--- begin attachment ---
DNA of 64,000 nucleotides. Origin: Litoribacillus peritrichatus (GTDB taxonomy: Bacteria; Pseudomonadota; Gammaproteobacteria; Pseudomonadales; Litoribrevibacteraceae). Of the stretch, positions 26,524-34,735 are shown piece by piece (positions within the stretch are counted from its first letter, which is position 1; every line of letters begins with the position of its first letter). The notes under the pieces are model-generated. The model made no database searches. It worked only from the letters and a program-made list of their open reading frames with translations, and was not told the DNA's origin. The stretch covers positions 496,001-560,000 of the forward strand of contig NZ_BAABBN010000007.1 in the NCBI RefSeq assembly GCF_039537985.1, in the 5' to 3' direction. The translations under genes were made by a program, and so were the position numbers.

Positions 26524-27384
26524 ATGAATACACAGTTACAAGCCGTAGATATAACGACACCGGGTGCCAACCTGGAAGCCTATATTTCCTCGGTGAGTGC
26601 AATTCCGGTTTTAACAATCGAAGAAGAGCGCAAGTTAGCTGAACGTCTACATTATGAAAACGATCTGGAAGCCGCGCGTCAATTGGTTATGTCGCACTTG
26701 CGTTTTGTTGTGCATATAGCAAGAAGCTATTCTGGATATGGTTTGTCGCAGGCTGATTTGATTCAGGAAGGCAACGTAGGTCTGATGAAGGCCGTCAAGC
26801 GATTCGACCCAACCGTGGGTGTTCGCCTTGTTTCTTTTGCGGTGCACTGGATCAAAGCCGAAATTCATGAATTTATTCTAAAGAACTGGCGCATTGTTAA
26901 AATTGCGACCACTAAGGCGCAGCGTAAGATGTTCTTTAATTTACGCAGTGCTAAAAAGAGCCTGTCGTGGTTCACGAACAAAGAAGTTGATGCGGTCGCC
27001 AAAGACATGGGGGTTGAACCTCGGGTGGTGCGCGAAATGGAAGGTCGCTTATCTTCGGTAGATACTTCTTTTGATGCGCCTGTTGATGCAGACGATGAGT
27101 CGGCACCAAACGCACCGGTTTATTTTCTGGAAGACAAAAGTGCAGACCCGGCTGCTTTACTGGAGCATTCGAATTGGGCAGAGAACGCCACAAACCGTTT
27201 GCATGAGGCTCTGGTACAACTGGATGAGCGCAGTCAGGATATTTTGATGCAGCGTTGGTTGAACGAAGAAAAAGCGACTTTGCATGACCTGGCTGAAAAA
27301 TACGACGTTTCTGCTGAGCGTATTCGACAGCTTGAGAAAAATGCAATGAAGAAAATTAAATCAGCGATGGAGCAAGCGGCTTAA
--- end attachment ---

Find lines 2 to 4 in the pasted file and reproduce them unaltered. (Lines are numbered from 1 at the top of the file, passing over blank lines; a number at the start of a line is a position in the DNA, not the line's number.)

Positions 26524-27384
26524 ATGAATACACAGTTACAAGCCGTAGATATAACGACACCGGGTGCCAACCTGGAAGCCTATATTTCCTCGGTGAGTGC
26601 AATTCCGGTTTTAACAATCGAAGAAGAGCGCAAGTTAGCTGAACGTCTACATTATGAAAACGATCTGGAAGCCGCGCGTCAATTGGTTATGTCGCACTTG